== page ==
Now, to be clear, it seems to me there are essentially two stages (that must overlap) to learning to read – learning to decode and encode the code that is our alphabet, and learning to read for meaning. Perhaps I misunderstood your position, and you were referring to learning to read for meaning. To some extent, I think that can occur more “naturally,” as our brains are also meaning-seeking.

Finally, all this has led me to believe most definitely that discrepencies in wealth and power and priviledge are responsible for the much of the discrepencies we see in children’s academic achievment. In that regard, I agree with you 100%.

Common Core in the Real World: Destroying Literacy through Standardization (Again)

I have a brief comedy routine I use with my students, typically early in each course I teach—in part to introduce them to me, and in part to make a point about literacy.* The joke goes like this:

“When I graduated high school,” I say, ” I had 7,000 comic books,” slight pause, “and no girl friend.”

The students typically laugh, and then I deadpan, “That’s not funny. That’s sad.”

When they suddenly stop laughing, I smile widely, and we all laugh together.**

I began collecting comic books—primarily to draw from them—in the summer before my ninth grade, the summer I learned I had scoliosis and would have to wear a huge back brace throughout my high school years (23 hours a day at first and throughout school hours into my junior year of high school). That situation provided me with yet another joke for my students; when I tell that part of my life story, I say that I called my back brace “the chick magnet.” More laughter.

By my sophomore year of high school, I was collecting, drawing from, and reading dozens of comics each month. I also had begun reading science fiction (SF) voraciously. I can still recall Lucifer’s HammerRendezvous with Rama and Childhood’s End vividly—not the contents of the books so much as the reading was hard and that I felt accomplished by making my way through each one.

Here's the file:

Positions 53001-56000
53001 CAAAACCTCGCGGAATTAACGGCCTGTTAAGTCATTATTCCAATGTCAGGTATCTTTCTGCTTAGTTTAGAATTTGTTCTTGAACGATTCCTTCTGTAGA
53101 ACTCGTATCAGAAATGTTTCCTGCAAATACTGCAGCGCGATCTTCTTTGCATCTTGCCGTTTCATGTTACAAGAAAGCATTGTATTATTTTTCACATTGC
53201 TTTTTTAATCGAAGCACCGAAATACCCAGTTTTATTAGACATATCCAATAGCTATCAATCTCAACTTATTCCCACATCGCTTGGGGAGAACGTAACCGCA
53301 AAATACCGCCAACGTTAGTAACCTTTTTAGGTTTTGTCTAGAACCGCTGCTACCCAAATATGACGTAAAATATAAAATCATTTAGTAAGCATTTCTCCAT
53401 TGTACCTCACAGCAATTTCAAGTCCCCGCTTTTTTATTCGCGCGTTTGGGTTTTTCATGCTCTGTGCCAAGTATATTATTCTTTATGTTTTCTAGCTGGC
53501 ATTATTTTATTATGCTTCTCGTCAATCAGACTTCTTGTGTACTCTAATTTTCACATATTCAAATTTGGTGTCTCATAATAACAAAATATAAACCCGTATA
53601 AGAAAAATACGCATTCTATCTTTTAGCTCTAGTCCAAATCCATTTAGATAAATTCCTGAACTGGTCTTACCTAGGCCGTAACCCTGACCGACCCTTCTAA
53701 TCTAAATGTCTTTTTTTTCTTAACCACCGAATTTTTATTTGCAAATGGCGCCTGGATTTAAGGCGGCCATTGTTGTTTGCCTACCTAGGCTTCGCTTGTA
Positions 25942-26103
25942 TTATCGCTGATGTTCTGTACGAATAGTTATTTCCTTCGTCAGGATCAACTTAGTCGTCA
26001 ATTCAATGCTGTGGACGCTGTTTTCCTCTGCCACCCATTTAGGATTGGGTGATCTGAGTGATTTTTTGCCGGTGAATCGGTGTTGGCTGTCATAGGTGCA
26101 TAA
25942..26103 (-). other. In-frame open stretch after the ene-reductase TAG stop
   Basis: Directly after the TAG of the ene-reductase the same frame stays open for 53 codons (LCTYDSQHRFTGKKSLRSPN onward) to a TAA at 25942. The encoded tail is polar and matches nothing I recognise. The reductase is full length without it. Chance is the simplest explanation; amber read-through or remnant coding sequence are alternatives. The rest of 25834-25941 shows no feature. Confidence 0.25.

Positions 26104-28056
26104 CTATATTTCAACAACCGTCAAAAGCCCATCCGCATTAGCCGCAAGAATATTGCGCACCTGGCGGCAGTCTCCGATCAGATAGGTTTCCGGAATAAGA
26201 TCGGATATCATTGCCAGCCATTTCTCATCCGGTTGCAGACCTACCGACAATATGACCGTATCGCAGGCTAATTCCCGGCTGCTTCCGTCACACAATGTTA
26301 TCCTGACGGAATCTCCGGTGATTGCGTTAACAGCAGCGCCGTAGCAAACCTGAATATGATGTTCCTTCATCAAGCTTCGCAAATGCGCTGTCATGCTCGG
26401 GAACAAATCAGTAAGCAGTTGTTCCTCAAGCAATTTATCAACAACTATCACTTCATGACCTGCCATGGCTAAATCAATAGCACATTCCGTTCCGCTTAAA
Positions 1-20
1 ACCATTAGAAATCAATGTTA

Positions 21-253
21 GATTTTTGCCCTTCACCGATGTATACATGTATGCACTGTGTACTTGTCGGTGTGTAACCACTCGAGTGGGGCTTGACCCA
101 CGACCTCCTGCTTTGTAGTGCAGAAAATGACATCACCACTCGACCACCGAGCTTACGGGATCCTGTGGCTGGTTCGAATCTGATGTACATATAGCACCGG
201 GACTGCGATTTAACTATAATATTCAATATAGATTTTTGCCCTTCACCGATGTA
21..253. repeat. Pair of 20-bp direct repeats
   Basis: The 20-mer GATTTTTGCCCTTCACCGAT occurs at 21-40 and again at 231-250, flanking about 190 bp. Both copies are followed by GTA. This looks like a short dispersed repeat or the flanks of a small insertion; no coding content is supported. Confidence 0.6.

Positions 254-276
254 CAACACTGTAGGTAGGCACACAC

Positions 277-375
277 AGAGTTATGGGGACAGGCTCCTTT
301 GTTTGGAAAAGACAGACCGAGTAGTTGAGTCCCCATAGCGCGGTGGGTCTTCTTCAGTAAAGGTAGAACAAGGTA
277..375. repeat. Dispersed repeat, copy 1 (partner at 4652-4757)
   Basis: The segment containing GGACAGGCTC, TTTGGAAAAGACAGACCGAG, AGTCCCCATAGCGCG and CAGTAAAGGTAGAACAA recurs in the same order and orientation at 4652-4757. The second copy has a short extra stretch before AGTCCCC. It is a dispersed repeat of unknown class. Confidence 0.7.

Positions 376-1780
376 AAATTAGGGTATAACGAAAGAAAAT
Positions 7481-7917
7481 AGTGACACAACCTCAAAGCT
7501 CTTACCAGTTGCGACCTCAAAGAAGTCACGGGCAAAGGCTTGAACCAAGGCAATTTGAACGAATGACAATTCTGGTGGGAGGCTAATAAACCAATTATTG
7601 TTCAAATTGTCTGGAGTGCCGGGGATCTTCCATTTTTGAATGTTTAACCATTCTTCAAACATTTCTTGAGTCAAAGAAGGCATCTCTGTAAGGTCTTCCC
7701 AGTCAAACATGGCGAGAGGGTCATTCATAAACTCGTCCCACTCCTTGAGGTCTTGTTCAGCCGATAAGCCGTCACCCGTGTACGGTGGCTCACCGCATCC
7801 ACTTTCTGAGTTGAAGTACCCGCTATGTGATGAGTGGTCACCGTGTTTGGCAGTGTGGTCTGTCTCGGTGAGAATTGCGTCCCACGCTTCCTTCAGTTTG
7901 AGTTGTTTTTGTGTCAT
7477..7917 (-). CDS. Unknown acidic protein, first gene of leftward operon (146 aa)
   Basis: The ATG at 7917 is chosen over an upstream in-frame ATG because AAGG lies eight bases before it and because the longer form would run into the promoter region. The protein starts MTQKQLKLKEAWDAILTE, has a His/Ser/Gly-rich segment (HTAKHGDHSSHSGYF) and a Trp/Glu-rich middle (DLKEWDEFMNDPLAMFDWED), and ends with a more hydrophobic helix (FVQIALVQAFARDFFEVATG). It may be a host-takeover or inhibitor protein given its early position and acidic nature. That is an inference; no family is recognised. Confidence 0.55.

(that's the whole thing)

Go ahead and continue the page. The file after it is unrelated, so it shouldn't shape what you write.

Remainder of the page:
Lynn Harrill was my driver’s education teacher the summer before my tenth grade, and then my English teacher in both my sophomore and junior years. Lynn would prove to be the most important man and mentor in my life after my father, but during tenth grade, he told me that I needed to stop reading SF and start reading “real literature.”

And I did (well, I starting reading real literature, but didn’t stop reading SF). In the next several years, I had read everything by D.H. Lawrence (to whom Lynn introduced me), F. Scott Fitzgerald, Ernest Hemingway, William Faulkner, Thomas Wolfe, and many other literary authors.

I owe a great deal to Lynn, despite his being wrong about his proclamation marginalizing SF (and indirectly my comics) and honoring literary fiction. But another moment in my sophomore year of English deserves mentioning.

A required book in my tenth grade was A Tale of Two Cities. The summative assessment on the novel was a multiple-choice test—on which I scored a 96, the highest grade in the class. Most of the students in the class—which was the highest track—made much lower, and they all were mad at me from ruining any chance at the grades being curved.

But that isn’t the important aspect of this story—what is?

I never read the novel.

I scored a 96 by reading the Cliff’s Notes and taking careful notes in class.

Common Core in the Real World: Destroying Literacy through Standardization (Again)

An essay in the Educational Research Bulletin addressing reading requirements in high school opens with the following:

Within the last few years heated discussion has centered around the question of free reading for high-school students in English classes. Critics have insisted that interest as a basis for book selection merely tends to establish poor taste; they have stressed the importance of organization in reading as in any program; they have assumed that free reading, with its emphasis upon pupil-direction, lacks content. Indeed, the arguments in slightly more abstract form are those frequently advanced against any program in whose construction pupils participate, and have been offered as criticism of the whole progressive-school movement. (p. 29)

While this could easily be a description of the debates surrounding Common Core, this is by Lou LaBrant, written in 1937.

LaBrant presents a careful study of the positive consequences of free reading in the context of the traditional view that students must be assigned reading and that students must also read primarily (if not only) from the Great Books. She concludes from the study: